It has been 21 years since a major international hockey event took place on USA soil – and that was just one part of a multi-sport event, the 1996 Atlanta Olympic Games. From 4-13 August, the Pan American Cups will be the first field hockey-only major event to take place in the USA. Add to that notable first, the fact that this is the first dual-gender Pan American Cups, with men and women’s matches taking place on alternate days, and you just know this is going to be memorable occasion in the PAHF’s timeline.
It is fitting that the host venue is USA Field Hockey’s showpiece venue, Spooky Nook, where the USA women train and play and, for the members of the 15 participating teams and match officials, the sports specific centre promises to offer a fantastic competitive experience. For the PAHF, the 2017 event will be a showcase for the sport, with a number of teams competing off the back of some very promising Hockey World League performances.
So, with just a few days to go before the opening ceremony, let’s take a look at Pan American Cups of yesteryear and the teams who are hoping to lift the trophies on 12 and 13 August. For these nations, the prize at stake is not solely seeing their name on the roll of honor, there are also the more prosaic matters of qualification for the 2018 men’s and women’s World Cups and the 2021 Pan American Cup.
Until the introduction of the Pan American Cup, in 2000 for the men and a year later for the women, the only ways a team could qualify for the Hockey World Cup was via a World Cup qualifier or if they had finished in a high position at the previous edition of the World Cup. With the advent of the Hockey World League (HWL), a new route to qualification has opened up – depending upon placings at the HWL Semi-Finals and world rankings – but the Pan American Cup is the official PAHF continental qualifier for the World Cup. Prior to the HWL, the Pan American Cup also served as a way to decide which teams could contest the World Cup qualifiers, usually the teams who finished second to fifth in the Pan Am Cup would go on to contest the qualifiers.
So it is easy to see why the continental qualifier is important. It is a simple way to determine a nation’s superiority in the PAHF region and give a straightforward route to the next World Cup - in this case in 2018 in India [men] and England [women].
Since its inception in 2000, the men’s Pan Am Cup has attracted 15 different nations. These range from Argentina, Canada, Chile, Mexico and USA who have competed in all four previous editions and will also be appearing at Spooky Nook this time around, to nations such as Peru, Netherlands Antilles, Jamaica and Cuba, who are all one-timers at the event. Cuba has the distinction of being the only men’s team with a 100 per cent success rate. They entered the event in 2000 – held in Havana – won it after a 2-1 result over Canada, and have not appeared since.
Likewise, in the women’s event, 14 different teams have participated, with just Argentina, Canada and USA appearing at all four previous editions. Barbados, Bermuda, Guyana and Venezuela are among those with only one appearance. This year will herald Brazil women’s debut at the event.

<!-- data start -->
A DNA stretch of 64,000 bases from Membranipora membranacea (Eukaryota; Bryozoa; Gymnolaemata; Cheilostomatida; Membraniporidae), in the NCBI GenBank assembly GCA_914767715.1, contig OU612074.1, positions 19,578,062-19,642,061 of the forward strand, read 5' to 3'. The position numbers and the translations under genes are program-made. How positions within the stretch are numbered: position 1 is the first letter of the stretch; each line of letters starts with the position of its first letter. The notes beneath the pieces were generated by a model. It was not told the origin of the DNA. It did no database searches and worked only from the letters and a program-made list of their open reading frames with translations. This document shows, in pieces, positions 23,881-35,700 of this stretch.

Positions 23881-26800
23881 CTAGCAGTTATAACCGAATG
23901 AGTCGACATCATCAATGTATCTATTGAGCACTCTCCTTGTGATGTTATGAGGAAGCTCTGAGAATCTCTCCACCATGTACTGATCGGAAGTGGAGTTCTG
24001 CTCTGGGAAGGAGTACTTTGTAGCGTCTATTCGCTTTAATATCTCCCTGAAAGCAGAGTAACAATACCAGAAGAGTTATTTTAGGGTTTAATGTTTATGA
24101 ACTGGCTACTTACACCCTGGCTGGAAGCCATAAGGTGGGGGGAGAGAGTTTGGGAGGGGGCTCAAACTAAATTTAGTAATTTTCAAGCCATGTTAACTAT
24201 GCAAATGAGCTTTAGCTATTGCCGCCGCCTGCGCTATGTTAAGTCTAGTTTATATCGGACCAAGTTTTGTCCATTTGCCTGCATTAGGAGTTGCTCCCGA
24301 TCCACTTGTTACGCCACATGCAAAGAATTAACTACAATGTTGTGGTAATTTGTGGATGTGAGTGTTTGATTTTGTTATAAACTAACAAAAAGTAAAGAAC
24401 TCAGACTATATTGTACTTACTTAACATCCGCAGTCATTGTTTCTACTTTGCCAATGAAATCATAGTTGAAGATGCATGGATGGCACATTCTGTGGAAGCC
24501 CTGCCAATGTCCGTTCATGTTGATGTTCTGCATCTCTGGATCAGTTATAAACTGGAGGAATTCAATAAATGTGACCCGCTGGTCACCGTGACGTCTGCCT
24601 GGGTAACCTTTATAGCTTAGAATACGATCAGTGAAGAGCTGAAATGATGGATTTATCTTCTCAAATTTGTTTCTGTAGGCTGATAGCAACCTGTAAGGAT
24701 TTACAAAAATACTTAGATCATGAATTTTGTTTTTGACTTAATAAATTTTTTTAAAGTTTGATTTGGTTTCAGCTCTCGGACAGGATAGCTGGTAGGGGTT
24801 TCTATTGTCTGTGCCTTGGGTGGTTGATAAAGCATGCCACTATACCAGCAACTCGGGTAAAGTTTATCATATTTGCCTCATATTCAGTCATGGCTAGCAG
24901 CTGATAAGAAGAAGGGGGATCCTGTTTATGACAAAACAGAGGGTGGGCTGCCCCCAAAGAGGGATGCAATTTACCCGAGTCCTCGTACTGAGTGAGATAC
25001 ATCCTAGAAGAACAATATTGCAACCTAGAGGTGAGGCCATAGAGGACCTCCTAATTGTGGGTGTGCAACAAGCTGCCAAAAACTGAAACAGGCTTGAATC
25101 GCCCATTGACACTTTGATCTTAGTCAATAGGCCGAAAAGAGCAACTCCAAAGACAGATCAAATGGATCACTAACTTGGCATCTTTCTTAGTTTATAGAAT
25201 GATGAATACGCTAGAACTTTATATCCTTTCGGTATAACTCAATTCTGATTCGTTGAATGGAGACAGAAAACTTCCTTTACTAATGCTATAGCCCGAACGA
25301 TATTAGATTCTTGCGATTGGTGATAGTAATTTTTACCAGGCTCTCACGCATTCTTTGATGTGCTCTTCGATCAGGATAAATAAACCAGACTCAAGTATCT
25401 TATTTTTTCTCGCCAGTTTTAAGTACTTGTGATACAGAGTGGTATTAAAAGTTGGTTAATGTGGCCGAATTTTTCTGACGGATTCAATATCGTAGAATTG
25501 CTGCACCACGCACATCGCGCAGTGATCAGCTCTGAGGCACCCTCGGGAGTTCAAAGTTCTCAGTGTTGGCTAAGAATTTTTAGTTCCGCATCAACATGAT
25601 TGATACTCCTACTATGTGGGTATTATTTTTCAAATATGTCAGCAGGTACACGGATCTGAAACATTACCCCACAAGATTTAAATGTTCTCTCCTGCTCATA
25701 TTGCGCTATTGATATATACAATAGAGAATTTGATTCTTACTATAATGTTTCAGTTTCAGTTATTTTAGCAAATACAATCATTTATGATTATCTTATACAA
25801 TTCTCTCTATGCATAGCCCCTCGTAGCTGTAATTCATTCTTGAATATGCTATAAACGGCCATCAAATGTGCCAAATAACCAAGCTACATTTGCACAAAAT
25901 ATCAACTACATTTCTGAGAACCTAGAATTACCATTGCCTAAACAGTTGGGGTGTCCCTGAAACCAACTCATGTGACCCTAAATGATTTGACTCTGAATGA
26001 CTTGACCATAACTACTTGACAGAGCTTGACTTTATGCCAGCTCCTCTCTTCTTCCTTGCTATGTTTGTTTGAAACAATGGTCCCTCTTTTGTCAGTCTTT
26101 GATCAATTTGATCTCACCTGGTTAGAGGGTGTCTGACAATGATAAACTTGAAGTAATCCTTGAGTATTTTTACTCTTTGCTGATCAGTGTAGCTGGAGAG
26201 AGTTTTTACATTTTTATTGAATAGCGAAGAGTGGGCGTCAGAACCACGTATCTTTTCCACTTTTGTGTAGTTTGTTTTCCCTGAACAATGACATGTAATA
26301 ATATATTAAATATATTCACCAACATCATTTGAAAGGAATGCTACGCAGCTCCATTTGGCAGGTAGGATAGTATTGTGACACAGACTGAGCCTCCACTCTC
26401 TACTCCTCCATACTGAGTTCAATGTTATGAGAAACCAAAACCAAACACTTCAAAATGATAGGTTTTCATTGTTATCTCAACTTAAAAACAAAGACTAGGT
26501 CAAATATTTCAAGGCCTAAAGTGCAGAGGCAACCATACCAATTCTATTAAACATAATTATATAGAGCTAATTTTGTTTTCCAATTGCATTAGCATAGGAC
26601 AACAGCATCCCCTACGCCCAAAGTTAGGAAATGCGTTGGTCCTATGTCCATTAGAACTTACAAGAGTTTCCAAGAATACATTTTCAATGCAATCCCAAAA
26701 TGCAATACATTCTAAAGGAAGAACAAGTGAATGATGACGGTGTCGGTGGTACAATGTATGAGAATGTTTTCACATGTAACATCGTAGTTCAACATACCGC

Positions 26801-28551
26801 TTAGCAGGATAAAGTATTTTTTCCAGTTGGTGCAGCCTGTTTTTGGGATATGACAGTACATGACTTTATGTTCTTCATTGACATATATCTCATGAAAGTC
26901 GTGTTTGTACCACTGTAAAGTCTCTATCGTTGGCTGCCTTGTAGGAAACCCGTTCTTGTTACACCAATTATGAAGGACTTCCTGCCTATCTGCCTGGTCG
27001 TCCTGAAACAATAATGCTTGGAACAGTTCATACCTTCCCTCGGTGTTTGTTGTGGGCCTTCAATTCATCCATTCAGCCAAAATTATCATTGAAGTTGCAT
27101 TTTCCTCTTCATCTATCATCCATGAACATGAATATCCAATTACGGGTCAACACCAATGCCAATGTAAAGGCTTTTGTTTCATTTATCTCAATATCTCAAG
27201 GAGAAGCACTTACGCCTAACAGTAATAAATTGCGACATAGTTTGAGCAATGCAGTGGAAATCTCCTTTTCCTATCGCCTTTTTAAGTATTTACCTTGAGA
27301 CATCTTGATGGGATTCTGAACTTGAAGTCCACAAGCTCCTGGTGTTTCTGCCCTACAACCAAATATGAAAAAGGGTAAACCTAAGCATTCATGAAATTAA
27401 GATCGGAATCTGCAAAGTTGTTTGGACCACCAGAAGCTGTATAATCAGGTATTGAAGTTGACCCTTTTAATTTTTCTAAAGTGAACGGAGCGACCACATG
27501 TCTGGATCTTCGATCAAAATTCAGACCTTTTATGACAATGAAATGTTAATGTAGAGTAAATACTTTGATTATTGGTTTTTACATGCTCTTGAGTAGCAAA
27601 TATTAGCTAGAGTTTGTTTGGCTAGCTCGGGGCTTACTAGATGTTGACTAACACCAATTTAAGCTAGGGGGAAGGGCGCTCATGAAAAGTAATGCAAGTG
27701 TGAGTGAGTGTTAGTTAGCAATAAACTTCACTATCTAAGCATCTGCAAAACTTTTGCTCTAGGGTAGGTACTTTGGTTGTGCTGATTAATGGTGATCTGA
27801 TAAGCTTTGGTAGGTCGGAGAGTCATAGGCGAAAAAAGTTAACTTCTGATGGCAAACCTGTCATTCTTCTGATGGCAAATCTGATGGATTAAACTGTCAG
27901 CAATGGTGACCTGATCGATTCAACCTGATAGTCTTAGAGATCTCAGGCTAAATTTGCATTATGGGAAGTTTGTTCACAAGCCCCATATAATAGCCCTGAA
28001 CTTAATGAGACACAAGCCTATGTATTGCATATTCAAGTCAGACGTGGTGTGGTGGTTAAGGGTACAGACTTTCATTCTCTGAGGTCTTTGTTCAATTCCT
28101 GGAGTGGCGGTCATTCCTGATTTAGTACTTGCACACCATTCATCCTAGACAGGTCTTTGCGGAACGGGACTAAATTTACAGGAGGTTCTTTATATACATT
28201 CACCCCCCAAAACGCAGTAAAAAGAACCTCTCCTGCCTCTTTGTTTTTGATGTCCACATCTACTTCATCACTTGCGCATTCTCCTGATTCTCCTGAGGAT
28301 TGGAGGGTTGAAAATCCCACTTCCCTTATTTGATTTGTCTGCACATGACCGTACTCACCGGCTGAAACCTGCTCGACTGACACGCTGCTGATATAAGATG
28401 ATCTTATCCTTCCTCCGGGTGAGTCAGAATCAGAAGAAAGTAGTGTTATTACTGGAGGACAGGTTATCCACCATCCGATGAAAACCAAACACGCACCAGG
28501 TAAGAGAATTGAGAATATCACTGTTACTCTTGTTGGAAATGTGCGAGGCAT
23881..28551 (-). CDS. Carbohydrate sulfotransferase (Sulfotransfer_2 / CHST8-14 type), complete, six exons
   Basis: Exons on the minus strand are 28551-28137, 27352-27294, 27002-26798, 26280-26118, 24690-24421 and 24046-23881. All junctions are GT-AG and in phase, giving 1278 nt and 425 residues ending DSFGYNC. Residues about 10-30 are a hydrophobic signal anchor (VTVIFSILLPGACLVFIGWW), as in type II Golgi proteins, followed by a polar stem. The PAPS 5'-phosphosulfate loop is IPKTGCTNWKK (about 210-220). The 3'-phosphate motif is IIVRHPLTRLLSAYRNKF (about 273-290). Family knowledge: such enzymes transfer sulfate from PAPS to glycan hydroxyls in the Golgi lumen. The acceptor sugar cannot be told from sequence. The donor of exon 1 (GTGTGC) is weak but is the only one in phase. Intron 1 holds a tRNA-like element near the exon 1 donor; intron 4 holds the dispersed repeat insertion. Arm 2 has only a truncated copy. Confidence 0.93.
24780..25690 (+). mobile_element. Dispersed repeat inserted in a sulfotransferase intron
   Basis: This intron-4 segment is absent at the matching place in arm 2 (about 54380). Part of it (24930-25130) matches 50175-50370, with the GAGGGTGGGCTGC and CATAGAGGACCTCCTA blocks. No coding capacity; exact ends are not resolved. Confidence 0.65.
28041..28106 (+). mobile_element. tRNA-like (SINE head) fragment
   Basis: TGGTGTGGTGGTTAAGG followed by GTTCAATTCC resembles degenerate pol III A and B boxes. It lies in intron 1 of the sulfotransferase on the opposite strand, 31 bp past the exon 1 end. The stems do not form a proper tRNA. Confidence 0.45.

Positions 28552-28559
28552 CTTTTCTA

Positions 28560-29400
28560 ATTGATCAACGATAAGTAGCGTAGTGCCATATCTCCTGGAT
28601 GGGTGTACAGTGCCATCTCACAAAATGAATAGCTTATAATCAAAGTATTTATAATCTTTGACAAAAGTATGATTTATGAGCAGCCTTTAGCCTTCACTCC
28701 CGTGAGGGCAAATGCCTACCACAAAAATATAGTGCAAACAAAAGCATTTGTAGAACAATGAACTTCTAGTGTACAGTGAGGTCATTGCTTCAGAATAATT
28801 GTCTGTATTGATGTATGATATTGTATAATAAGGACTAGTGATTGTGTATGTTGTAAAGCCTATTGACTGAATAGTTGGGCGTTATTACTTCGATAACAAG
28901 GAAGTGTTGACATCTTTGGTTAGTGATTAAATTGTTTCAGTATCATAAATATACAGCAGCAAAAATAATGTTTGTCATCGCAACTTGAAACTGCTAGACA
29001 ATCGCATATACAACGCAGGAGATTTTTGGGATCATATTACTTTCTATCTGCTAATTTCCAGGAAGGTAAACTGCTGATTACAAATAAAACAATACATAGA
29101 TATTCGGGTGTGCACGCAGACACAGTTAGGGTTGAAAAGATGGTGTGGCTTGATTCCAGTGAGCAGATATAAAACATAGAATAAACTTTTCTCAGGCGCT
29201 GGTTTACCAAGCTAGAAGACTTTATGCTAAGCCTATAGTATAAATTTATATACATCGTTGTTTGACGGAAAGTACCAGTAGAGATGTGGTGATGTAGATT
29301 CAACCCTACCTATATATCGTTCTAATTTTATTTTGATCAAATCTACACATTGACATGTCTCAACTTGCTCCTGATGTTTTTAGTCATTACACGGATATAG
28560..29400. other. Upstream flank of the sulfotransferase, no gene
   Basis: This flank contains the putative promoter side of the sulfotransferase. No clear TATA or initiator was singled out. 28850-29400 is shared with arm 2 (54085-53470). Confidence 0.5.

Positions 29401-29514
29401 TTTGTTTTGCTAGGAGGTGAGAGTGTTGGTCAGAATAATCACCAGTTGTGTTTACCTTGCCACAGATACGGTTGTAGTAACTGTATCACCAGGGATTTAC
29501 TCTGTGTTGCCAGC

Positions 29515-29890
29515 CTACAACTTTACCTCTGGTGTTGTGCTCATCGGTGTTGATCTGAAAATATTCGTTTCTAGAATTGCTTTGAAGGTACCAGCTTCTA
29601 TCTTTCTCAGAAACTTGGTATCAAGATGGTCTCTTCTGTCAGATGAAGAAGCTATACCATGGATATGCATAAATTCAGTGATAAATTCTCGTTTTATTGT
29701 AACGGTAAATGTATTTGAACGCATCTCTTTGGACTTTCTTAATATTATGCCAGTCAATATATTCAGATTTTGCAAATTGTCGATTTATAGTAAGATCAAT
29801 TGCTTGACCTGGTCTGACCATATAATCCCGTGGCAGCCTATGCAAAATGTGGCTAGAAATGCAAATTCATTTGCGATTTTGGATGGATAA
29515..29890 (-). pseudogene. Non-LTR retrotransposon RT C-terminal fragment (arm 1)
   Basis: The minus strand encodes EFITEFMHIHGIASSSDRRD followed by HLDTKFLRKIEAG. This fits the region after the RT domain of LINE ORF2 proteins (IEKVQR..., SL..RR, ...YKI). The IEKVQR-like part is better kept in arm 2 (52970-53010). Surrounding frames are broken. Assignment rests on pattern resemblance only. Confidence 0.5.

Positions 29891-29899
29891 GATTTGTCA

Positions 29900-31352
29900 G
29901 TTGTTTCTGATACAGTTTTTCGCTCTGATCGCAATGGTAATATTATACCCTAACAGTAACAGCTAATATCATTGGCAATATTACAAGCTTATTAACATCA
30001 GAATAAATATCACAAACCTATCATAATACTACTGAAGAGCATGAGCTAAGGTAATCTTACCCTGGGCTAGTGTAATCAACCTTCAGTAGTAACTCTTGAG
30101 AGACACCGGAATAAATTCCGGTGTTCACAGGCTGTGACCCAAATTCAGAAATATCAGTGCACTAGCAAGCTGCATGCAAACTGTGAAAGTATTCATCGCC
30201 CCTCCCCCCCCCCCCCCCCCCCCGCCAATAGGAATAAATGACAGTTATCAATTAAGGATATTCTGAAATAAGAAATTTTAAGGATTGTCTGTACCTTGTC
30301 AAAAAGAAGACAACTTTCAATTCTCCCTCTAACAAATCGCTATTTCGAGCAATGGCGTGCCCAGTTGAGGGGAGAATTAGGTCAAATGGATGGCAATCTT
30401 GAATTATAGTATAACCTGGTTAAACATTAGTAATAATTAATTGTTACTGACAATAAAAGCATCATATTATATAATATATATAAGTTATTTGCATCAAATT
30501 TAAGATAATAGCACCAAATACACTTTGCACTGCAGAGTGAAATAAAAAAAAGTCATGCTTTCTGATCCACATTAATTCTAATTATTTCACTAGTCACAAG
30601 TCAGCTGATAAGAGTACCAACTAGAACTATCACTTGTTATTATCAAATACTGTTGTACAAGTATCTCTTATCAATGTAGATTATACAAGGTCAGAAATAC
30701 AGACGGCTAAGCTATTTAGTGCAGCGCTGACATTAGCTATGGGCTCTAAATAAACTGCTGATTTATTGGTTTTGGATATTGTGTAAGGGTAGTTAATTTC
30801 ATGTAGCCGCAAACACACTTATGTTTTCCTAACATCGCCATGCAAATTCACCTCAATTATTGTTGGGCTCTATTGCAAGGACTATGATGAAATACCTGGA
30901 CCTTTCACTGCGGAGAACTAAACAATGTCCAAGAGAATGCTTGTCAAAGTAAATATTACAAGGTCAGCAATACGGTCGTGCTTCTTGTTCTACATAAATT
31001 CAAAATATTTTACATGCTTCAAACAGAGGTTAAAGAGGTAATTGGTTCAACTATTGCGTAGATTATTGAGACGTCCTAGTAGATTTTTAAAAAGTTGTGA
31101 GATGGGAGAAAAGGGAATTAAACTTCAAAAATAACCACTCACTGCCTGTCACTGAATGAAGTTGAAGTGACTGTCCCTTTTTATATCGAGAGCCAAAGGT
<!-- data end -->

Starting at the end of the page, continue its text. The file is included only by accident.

Taking a trawl back through the Cup’s 17-year history, one striking thing is how the world order of hockey has changed. In front of a home crowd in 2000, Cuba breezed through the men’s event, racking up 51 goals in the pool matches that included a 14-0 demolition of both Peru and Barbados and a 3-1 win over Argentina. The final was a close affair between Canada, who had beaten Argentina in the semi-finals on penalty strokes, and Cuba, who had continued to score freely with a 8-0 win over Chile.
In the 2004 edition, which acted as a qualifying event for the 2006 Monchengladbach World Cup in Germany, it was Los Leones who dominated. To be more accurate, it was the firepower of Jorge Lombi, with 26 goals to his name, that propelled Argentina towards their first Pan American Cup. The final was against Canada and, in a repeat of the 2000 edition, the Red Caribous lost 2-1.
That scoreline was reversed four years later in Chile when Canada met the United States in the final. After two silver medals, the Canadians were determined to take gold but they were made to fight all the way. In the semi-finals, they met a resolute Argentina and the match went to extra time, with Canada coming from behind twice. At full-time it was 3-3 and Connor Grimes became Canada’s hero when he scored the winner in the 80th minute.
In the final, Canada met USA and again they had to fight back from 1-0 down to take the match to extra time. This time Paul Wetlaufer was the hero as he scored the winner to hand Canada a well-deserved title.
The fourth edition was held in Canada, with the winner guaranteed a place at the 2014 World Cup in The Hague. This was the first sighting of the exciting team that was beginning to develop in the blue and white colors of Argentina. A year later the same players were wearing bronze medals around their necks as they surprised the hockey world with a bronze medal at the World Cup. Gold at Rio was the culmination of this team’s talents and ambitions. Again, it was Canada who suffered the heart-break of a loss in the final, 4-0 to Argentina – all four goals scored by the precocious talent of Gonzalo Peillat.
The women’s events have been dominated by three teams. With one exception, the results have been Argentina, USA and Canada – gold, silver, bronze respectively. The one change to the order was Chile’s bronze medal at the expense of Canada in 2009. While Argentina might have bragging rights at this event, there is evidence that the other teams are closing the gap. In a thrilling match in 2009, USA held Las Leonas to a 2-2 draw and sent the game to penalty strokes. At the end of the first round of penalty strokes, the score stood at 4-4 so the match went to sudden death. Rachel Dawson was the unfortunate stroke taker who missed and Noel Barrionuevo stepped up to slot home to give Argentina the title.
In the 2013 edition, held in Mendoza, it was again the USA who were determined to halt the Argentine dominance of the event. It was a closely fought, competitive match with just one goal separating the teams – a 55th minute goal from Delfina Merino.
So what to expect this time around in the men’s and women’s events?